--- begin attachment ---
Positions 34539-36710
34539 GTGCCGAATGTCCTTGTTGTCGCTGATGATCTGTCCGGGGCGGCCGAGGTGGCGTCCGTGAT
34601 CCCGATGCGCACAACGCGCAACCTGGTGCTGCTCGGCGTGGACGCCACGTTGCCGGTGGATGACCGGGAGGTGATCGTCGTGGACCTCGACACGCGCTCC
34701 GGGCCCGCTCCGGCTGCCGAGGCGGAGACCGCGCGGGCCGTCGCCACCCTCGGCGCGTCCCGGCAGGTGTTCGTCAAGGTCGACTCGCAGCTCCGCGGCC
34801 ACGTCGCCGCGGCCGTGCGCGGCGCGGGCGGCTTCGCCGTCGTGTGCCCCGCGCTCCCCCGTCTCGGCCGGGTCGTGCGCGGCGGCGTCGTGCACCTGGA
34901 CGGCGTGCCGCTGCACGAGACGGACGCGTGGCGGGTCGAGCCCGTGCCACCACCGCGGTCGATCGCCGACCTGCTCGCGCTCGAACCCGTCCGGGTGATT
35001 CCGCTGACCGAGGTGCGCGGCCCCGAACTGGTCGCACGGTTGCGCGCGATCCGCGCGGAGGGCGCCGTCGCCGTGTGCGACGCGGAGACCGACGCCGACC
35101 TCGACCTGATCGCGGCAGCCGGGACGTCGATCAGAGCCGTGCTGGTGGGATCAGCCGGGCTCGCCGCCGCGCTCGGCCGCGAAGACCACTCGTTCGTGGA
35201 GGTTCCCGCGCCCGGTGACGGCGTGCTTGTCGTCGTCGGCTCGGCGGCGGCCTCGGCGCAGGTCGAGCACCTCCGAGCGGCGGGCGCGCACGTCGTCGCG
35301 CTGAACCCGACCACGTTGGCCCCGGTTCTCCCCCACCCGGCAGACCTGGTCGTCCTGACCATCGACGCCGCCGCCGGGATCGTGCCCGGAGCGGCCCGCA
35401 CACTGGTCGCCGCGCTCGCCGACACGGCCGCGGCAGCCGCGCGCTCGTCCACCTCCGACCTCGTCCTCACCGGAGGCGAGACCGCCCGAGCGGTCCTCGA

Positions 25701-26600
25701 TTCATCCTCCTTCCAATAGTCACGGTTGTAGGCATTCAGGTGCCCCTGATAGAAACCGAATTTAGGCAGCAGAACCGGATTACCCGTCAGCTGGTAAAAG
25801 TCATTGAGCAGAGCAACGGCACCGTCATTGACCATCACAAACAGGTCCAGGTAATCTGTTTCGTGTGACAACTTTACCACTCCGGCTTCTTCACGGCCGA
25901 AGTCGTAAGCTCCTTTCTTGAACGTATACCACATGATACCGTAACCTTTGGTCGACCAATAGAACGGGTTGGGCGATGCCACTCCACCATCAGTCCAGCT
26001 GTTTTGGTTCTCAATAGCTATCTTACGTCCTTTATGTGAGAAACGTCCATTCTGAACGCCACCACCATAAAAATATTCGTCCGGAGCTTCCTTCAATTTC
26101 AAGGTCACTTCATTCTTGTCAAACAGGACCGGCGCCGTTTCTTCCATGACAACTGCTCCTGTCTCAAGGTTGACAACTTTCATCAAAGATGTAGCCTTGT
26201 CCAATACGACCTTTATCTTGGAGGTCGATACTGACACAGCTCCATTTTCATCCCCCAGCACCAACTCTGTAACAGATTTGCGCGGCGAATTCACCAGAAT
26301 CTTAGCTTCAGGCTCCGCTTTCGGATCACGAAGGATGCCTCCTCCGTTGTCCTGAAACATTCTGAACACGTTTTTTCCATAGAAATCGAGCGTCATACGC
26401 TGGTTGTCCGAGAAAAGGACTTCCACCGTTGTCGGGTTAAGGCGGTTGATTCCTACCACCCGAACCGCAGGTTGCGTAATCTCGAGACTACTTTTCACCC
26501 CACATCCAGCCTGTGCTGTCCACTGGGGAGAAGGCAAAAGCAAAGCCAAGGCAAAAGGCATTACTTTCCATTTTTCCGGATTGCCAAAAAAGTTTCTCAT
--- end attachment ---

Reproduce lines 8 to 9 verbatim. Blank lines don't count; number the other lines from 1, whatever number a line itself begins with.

35101 TCGACCTGATCGCGGCAGCCGGGACGTCGATCAGAGCCGTGCTGGTGGGATCAGCCGGGCTCGCCGCCGCGCTCGGCCGCGAAGACCACTCGTTCGTGGA
35201 GGTTCCCGCGCCCGGTGACGGCGTGCTTGTCGTCGTCGGCTCGGCGGCGGCCTCGGCGCAGGTCGAGCACCTCCGAGCGGCGGGCGCGCACGTCGTCGCG